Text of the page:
At least two-thirds of the 316 dams — a total of 210 — in Polk, St. Croix, Pierce and Pepin counties are privately owned. About 19% of the dams are owned by government entities, while 47 dams in the DNR registry do not have ownership data.
According to the Wisconsin DNR, when a property with a dam is purchased a dam transfer is required by law. Without one, the real estate transaction could be voided.
For these types of transactions, both the seller and the buyer of the property on which a dam is located must cooperate to complete a dam transfer application. An inspection is required prior to transferring the property and dam, as well as a description of any repairs needed to bring the dam into compliance with safety standards. Finally, the buyer must also show financial capability to maintain the dam for a minimum of 10 years.
Four of the dams in Polk, St. Croix and Pierce counties are licensed by the Federal Energy Regulatory Commission. FERC is an independent agency that regulates the interstate transmission of natural gas, oil, and electricity. The commission also regulates hydropower projects like dams, including the Junction Falls dam on the Kinnickinnic River in River Falls.
The city of River Falls owns both the Junction Falls dam as well as the Powell Falls dam, although the latter one no longer is used to generate power.
The “Free the Kinni” citizens movement has long advocated for removing both of the dams and restoring the free flow of the Kinnickinnic River. The River Falls City Council in 2018 voted in favor of removing both dams. In February 2022, FERC decommissioned the Powell Falls dam.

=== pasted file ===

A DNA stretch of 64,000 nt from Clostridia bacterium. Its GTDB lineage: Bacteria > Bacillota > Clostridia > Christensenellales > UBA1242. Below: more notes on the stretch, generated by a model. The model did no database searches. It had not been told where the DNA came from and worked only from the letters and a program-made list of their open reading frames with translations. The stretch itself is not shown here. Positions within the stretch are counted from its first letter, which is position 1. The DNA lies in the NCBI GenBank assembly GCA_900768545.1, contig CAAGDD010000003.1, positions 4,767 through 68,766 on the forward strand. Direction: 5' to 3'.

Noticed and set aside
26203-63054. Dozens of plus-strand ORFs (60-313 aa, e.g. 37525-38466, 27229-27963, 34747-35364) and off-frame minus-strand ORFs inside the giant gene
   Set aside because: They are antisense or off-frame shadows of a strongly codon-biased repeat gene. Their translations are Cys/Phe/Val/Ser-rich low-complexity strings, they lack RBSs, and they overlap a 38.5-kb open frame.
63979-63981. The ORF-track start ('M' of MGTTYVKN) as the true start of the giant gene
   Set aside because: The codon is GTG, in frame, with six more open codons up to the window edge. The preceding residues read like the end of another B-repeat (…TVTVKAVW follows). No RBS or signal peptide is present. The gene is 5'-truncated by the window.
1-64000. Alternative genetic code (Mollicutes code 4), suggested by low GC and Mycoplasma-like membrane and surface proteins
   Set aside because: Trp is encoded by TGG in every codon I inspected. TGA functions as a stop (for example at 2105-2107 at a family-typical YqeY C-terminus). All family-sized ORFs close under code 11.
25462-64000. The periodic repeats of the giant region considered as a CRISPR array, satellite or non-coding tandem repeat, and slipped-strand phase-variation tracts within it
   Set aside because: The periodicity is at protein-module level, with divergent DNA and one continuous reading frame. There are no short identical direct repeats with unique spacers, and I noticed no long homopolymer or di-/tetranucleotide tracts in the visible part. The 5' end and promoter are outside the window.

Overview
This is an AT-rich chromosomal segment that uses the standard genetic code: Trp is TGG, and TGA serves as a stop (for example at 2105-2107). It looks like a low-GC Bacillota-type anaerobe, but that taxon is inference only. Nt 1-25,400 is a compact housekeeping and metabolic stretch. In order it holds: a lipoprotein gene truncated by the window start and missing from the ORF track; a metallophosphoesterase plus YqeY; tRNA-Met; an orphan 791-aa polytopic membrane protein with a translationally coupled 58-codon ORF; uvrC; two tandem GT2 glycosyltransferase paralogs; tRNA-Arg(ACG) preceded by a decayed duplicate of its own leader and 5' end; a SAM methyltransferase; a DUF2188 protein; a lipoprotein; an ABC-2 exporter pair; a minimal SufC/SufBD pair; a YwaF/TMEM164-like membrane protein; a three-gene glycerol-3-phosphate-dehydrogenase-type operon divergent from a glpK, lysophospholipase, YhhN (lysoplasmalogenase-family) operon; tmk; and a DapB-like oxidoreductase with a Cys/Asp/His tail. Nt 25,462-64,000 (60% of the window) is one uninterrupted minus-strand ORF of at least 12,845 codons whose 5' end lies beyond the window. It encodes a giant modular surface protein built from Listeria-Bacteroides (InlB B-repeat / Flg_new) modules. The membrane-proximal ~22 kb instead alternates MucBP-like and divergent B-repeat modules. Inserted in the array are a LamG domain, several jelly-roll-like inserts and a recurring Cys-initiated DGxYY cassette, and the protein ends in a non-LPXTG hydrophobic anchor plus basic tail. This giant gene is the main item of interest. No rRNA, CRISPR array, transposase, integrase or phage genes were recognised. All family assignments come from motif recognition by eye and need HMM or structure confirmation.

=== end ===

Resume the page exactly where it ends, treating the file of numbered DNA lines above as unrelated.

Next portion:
The city now is awaiting word on whether it could qualify for up to $10 million in funding from the U.S. Army Corps of Engineers to remove both dams.
A history of dams
About 20 of the dams in the four counties listed in the DNR’s registry were constructed in the 19th century. Almost all have long since been removed. Two of the oldest dams were built in 1850 in Pierce County, according to the DNR. One was on the Trimbelle River, south of the unincorporated village of Trimbelle, and the other was north of Martell on the Rush River.
According to the Pierce County Historical Association, the dams were originally built by the first white settlers. During the creation of the new settlement, Pierce County was referred to as Elizabeth Township. It wasn’t until 1853 that Pierce County got its current name after the 14th U.S. president, Franklin Pierce. New settlers were specialists in jobs ranging from teachers and ministers to woodworkers and retailers. The dam building resulted from grist millers planning to create mill ponds that could be used to turn a water wheel for power. This would be used to the benefit of the settlement and its workers.
The DNR registry also shows that a dam was built in 1850 on the Apple River at Somerset. However, that dam actually may have been built a number of years later when brothers Samuel and Hud Harriman settled along the river and established the village, according to John T. Rivard’s 1956 Somerset history, Triple Centennial Jubilee Souvenir Book. The brothers built a grist mill and dam. They also built a general store and platted streets for Somerset.
In a state with a large number of lakes and rivers, it is often necessary to build dams in order to make possible the building of communities. On a smaller scale, owners of private property often build dams when it is advantageous to their goals. Dams have been built in western Wisconsin since the mid-19th century and they have been an important part of both the ecosystem and the economy of the area ever since.